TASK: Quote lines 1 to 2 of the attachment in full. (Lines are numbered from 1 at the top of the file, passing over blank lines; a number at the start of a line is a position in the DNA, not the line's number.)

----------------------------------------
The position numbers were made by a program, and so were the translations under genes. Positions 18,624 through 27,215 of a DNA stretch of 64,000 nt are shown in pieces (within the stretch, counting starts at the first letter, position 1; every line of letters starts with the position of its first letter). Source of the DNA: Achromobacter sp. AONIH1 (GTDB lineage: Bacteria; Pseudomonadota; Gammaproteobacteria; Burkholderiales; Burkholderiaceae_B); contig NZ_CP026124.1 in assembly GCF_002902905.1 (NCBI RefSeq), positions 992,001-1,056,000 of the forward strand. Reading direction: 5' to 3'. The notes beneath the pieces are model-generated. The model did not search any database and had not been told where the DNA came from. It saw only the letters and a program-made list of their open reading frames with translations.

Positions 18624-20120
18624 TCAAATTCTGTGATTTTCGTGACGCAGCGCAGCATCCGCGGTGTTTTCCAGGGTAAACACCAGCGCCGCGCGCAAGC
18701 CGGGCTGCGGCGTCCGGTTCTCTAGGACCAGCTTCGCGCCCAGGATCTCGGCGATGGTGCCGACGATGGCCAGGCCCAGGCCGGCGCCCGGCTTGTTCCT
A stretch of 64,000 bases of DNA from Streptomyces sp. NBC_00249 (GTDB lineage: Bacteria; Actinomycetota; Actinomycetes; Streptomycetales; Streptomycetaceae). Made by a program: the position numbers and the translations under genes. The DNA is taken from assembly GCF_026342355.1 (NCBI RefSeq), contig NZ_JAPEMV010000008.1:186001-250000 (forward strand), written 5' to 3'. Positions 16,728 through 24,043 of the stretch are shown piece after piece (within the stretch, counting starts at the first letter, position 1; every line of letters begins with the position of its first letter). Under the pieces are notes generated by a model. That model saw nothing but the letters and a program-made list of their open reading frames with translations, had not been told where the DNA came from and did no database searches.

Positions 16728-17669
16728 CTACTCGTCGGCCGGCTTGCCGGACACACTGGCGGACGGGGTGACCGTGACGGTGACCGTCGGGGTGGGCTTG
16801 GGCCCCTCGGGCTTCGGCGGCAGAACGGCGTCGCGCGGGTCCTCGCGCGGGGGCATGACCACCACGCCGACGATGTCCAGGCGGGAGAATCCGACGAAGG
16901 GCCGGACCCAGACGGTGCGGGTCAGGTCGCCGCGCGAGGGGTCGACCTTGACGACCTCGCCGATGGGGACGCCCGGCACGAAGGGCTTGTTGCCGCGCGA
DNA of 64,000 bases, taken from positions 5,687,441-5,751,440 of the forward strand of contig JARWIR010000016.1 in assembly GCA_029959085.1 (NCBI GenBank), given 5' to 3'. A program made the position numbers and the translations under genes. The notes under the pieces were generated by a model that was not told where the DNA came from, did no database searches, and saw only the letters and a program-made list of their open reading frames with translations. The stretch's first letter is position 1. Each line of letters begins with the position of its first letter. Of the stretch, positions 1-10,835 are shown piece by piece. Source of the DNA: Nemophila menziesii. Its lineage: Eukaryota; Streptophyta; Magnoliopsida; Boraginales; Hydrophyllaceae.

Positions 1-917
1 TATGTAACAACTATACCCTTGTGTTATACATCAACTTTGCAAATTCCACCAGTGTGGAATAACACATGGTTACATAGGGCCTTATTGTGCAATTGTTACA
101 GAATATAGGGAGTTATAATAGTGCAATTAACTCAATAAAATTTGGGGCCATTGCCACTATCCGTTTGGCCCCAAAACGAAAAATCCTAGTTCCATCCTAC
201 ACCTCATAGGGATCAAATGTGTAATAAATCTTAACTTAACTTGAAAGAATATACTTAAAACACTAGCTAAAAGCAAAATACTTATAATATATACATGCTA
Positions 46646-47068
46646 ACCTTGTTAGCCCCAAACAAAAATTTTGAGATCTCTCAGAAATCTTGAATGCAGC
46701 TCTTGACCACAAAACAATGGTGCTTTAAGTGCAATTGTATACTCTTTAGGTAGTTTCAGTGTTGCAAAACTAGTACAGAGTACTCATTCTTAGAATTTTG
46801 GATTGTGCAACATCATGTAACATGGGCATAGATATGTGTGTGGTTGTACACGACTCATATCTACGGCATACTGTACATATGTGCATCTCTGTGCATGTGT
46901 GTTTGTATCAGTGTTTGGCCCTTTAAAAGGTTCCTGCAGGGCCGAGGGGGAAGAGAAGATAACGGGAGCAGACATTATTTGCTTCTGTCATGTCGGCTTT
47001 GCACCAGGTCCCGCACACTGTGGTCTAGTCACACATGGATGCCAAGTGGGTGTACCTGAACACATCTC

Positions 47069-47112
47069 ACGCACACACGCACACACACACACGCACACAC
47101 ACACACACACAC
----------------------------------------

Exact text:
The position numbers were made by a program, and so were the translations under genes. Positions 18,624 through 27,215 of a DNA stretch of 64,000 nt are shown in pieces (within the stretch, counting starts at the first letter, position 1; every line of letters starts with the position of its first letter). Source of the DNA: Achromobacter sp. AONIH1 (GTDB lineage: Bacteria; Pseudomonadota; Gammaproteobacteria; Burkholderiales; Burkholderiaceae_B); contig NZ_CP026124.1 in assembly GCF_002902905.1 (NCBI RefSeq), positions 992,001-1,056,000 of the forward strand. Reading direction: 5' to 3'. The notes beneath the pieces are model-generated. The model did not search any database and had not been told where the DNA came from. It saw only the letters and a program-made list of their open reading frames with translations.

Positions 18624-20120